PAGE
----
Massachusetts’ attempt to create incentives that are “smarter” is probably doomed. It’s relatively easy to eliminate incentives that are dumb, but it’s amazingly difficult to come up with incentives that are smart enough to do the job. After all, the incentives that contributed to our financial fiasco were hailed, just a generation ago, as a brilliant feat of human engineering. Yes, in principle, share price can be a reflection of the general health of a company. But once you incentivize share price, smart people can find a way to move it up without really improvingor sometimes even jeopardizing—the overall health of the firm.

By the same principle, incentivizing doing less can induce doctors to practice good medicine rather than expensive medicine. But you can be sure that over time, good medicine will morph into cheap medicine. And our objective in reforming health care should be neither more medicine nor less medicine, but better medicine.

The truth is that incentives are just too blunt an instrument to do what is being asked of them. If we want doctors to practice good medicine, then we have to inspire them to practice good medicine—not because it “pays” but precisely because it’s good medicine. In short, we need people who want to do the right thing because it’s the right thing. And it is here that incentives can become not just ineffective, but malign. 

When day care centers fine parents who are late to pick up their kids, lateness increases. Why? Because the fine turns a moral obligation (come on time!) into a service for a fee (we’ll take care of the kids if you pay us more!). Another example: When Swiss citizens were offered an incentive for agreeing to have a toxic waste dump in their community, their willingness to accept it fell by half. Why? The offer of an incentive induces them to ask What’s in my interest? instead of What are my responsibilities as a citizen? And when people offer a stranger a token payment for help unloading a couch from a moving van, strangers are less likely to agree than if offered nothing. Why? Because the offer of money has turned the assistance from a favor into a job.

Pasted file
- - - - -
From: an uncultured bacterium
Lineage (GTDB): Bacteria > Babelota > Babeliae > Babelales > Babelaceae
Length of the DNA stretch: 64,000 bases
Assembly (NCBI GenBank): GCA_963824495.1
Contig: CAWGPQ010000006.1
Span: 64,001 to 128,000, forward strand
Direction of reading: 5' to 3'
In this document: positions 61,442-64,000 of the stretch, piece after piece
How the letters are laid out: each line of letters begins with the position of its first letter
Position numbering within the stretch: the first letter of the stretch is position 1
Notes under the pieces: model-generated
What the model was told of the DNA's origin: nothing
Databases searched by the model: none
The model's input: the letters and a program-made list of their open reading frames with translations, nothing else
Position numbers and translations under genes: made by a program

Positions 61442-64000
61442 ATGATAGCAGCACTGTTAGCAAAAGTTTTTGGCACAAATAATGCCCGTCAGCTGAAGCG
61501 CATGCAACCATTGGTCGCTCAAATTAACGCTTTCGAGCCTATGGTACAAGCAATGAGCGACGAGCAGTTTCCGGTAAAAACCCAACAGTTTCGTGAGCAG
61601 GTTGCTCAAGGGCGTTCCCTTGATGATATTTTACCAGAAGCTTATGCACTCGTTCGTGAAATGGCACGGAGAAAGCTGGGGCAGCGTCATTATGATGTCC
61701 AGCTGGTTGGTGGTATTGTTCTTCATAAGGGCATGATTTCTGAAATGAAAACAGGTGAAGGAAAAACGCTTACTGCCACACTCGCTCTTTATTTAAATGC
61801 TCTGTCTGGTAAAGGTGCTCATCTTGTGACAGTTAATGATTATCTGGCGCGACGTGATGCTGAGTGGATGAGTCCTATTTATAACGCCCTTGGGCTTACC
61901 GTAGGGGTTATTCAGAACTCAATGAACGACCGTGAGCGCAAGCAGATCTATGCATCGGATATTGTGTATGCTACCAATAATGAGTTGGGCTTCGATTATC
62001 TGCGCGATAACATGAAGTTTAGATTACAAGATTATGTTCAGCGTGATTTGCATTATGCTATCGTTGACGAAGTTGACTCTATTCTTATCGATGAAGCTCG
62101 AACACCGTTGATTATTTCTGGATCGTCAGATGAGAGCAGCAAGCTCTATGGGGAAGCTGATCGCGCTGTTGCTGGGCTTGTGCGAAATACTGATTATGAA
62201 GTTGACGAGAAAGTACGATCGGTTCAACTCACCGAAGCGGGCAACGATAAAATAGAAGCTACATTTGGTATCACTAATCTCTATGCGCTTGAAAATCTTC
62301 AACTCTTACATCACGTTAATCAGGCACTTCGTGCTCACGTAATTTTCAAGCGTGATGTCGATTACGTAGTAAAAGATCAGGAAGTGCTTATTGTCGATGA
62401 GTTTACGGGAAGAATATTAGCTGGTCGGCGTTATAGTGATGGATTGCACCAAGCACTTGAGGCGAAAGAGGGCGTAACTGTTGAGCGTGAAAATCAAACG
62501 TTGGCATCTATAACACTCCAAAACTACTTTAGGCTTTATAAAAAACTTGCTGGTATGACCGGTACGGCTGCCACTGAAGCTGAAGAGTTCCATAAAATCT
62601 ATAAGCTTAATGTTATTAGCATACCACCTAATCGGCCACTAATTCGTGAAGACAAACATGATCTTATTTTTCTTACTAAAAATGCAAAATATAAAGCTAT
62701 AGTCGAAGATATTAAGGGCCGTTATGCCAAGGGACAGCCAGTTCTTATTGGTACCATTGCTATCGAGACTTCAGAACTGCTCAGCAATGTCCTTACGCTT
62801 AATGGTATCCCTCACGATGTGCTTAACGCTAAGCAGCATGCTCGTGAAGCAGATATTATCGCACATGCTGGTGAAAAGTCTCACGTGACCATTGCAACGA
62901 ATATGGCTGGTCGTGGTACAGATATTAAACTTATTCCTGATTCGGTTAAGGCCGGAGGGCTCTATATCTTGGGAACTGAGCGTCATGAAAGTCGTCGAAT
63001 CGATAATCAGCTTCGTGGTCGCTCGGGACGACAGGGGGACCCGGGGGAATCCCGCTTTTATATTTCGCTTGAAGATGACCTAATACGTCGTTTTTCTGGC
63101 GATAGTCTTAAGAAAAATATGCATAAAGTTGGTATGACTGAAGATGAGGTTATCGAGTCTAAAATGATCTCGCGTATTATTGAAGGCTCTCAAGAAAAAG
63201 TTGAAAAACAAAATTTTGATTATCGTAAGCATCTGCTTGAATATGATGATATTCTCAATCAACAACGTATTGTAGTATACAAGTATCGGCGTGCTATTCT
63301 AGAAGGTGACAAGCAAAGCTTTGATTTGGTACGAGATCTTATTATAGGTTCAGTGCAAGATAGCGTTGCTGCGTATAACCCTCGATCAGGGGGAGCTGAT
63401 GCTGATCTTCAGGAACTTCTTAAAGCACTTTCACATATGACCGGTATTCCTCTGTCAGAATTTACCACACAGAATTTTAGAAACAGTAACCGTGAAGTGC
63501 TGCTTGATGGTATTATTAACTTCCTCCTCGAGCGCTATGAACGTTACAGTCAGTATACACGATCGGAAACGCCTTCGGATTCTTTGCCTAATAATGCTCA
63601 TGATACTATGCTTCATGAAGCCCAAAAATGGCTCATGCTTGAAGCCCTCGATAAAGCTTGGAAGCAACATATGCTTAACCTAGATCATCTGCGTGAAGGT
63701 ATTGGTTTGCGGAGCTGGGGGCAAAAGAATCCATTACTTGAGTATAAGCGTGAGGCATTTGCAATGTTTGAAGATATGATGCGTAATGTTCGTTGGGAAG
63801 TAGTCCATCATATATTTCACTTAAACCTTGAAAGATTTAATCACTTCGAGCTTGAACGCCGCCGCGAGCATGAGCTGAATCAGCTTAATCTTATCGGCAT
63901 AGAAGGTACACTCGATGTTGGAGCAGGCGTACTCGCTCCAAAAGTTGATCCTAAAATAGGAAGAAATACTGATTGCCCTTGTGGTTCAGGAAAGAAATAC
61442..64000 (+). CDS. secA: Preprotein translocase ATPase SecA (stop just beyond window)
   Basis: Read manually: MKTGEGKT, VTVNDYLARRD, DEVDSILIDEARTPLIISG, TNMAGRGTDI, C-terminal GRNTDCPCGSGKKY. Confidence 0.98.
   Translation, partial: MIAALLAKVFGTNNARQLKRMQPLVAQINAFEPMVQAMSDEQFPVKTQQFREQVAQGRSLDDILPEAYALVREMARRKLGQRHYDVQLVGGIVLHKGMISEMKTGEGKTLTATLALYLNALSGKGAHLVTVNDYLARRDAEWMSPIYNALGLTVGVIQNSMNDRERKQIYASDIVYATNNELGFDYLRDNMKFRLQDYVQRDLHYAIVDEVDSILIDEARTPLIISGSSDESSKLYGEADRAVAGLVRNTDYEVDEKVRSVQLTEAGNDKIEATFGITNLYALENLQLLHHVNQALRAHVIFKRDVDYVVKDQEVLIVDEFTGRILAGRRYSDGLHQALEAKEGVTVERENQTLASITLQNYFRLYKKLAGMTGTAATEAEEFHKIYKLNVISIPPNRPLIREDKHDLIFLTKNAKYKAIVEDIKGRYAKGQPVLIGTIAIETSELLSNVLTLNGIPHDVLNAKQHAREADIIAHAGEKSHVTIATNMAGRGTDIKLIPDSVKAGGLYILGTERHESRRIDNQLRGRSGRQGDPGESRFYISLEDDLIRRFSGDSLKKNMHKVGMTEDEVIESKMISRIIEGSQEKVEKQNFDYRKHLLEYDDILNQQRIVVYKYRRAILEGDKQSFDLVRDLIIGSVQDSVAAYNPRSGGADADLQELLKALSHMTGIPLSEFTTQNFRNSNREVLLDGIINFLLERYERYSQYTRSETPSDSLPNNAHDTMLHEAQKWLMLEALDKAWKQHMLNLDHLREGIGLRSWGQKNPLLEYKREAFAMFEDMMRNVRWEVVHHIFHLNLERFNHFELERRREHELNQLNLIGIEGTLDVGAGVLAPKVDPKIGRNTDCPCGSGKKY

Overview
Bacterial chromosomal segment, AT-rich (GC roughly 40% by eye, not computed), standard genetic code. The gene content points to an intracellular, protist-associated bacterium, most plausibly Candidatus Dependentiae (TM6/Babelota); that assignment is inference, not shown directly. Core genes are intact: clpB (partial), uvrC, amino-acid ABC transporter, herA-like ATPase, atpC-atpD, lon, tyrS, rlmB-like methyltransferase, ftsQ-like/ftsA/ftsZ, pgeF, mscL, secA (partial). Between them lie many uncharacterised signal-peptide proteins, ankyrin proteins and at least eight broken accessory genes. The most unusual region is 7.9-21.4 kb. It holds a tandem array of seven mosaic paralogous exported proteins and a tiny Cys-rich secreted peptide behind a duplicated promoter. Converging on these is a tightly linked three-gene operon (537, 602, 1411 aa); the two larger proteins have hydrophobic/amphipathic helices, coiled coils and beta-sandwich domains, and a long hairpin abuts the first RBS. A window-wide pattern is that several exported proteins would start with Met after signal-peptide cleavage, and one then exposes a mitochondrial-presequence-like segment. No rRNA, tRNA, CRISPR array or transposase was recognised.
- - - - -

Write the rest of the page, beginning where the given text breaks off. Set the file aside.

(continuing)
For doctors who want to practice good medicine because it’s the right thing to do, demoralizing incentives can be a disaster. Yes, tinkering with incentives may be the way to go for those doctors for whom the practice of medicine has already been demoralized. But they will never substitute for the desire to do the right thing. And if, as seems likely, they actually undermine that desire, our efforts to make things better with the help of incentives may actually make them a good deal worse.

It is tempting, in light of our argument, to ask how can we incentivize good medical practice, so that we get more of it. Our answer is simple but perhaps unsatisfying: Good medical practice should be, and can be, its own reward. Almost all doctors want to practice good medicine—at least before they get socialized by the grind of medical school, residency, student debt, malpractice premiums, and the like.

Yes, of course, they want to make a good living, but many—perhaps most—doctors would happily trade high compensation for a chance to practice medicine as it should be practiced. So the most important thing to do about incentives is this: Cease and desist. Stop thinking about incentives as the way out of the health care cost explosion.

Think instead about how medical training and practice can nurture and sustain the fragile desire to do the right thing that most students bring with them into medical training.